Documentaries’ ability to capture people and moments in time is potently exemplified by “Amato: A Love Affair With Opera,” vet documaker Stephen Ives’ loving portrait of legendary Gotham opera mavens Tony and Sally Amato. With the 50th anniversary of the couple’s tiny Bowery-based company, Amato Opera, as the launch pad, pic explores a shoestring artistic operation while indirectly portraying the best of the generation that matured during the magic New York decades of the ’40s and ’50s. A married couple and partnership has rarely seemed happier or more fulfilling onscreen, making the film not only a strong fest and tube entry, but one with unusually good theatrical prospects for a docu, despite the brief running time.
At the outset, a full house mingles outside the narrow brownstone that houses the company — right down the block from former punk club CBGB — just before the curtain rises on a new staging of Verdi’s “Falstaff.” As Sally greets the audience in the tiny lobby and jumps backstage to tend to last-minute details on costumes, Tony scrambles around, appearing to do everything else. It is no exaggeration, as a longtime friend of the company says later, that it would take five people to replace Tony and three to replace Sally, and it’s clear that if handmade, personal opera exists anywhere in the world, this is the place.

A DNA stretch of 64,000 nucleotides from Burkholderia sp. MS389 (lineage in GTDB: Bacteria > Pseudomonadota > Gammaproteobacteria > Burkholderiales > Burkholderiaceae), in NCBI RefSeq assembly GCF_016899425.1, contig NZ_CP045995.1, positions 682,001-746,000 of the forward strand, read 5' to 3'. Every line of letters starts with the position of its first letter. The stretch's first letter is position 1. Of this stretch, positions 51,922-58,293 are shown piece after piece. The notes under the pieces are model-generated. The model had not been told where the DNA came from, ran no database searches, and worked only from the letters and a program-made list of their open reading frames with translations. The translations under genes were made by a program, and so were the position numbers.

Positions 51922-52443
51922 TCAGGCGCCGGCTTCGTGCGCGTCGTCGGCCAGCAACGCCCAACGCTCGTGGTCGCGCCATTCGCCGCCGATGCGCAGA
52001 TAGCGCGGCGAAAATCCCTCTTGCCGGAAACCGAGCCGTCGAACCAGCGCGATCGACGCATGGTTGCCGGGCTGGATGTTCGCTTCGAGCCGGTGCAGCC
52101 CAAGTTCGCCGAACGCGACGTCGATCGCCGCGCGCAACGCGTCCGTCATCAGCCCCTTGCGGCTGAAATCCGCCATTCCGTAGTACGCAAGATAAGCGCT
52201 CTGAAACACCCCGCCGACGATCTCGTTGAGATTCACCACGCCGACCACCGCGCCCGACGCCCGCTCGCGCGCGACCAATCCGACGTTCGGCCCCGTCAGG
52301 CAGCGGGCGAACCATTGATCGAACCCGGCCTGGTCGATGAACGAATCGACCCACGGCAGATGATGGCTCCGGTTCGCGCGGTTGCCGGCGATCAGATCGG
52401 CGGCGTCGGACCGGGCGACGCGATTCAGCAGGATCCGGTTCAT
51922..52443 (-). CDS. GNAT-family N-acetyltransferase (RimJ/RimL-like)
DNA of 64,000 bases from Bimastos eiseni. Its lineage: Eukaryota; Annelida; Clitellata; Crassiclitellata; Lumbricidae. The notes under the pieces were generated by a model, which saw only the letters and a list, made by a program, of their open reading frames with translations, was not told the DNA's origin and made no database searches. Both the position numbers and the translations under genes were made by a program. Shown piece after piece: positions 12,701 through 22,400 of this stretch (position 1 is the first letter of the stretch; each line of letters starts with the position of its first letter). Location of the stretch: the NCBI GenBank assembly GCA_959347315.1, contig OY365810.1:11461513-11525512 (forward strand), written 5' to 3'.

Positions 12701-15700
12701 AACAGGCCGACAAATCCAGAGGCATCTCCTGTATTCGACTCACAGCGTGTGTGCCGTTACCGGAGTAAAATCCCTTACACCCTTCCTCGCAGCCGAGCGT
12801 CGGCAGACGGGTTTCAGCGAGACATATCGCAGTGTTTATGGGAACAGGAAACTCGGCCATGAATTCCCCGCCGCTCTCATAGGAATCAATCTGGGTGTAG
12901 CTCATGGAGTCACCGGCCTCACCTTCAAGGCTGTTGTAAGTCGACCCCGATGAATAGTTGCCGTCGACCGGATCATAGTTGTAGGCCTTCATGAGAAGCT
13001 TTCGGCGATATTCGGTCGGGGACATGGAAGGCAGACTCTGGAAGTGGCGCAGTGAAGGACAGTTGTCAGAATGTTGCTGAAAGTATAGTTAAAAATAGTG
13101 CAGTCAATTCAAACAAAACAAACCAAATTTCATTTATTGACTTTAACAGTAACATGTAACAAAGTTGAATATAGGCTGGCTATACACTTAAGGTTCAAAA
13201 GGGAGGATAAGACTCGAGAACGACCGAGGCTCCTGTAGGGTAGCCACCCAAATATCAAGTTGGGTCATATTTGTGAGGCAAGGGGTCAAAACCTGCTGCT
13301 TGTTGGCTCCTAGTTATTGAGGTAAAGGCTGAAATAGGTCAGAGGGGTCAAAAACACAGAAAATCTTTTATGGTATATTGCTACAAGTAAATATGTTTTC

The theater’s odd shoe-box shape holds a mere 107 seats, and Ives had to employ wide-angle lenses to capture the vigorous action on the charmingly minuscule stage. But what distinguishes the place isn’t simply its unique scale. Docu notes that Amato Opera has played a crucial role as an opera-workshop theater, training multiple generations of singers and musicians and providing them a chance to perform away from the harsh glare of the uptown Met.
Ives, with editor George O’Donnell, gracefully interweaves the opera’s golden anniversary with accounts of the pair’s past, starting with their amusing memories of courting — it was Tony who fell in love first, despite his family’s reluctance to have him wed a lowly “showgirl.” They married two years before founding their company in 1947, managing to put on large productions for pennies.
Though they eventually lost their venue (replaced by Circle in the Square Theater), Tony convinced Sally that they could keep producing at their East Village storage space. The Amatos continued to exude limitless spirit and energy well into their 70s, treating their technical staff, cast and orchestra members like family members. (Tellingly, the Amatos had no children.)
Ives’ coverage of the official 50th anniversary party for the couple at the Plaza Hotel is a superb, emotional coda, revealing that Tony’s tenor voice remains strong and resonant as he serenades Sally before an adoring crowd.
Tech work, under the most cramped conditions possible, is exceptionally pro, with nimble camerawork able to keep up with the high-paced Amatos. Pic concludes with the sad information that Sally died last year.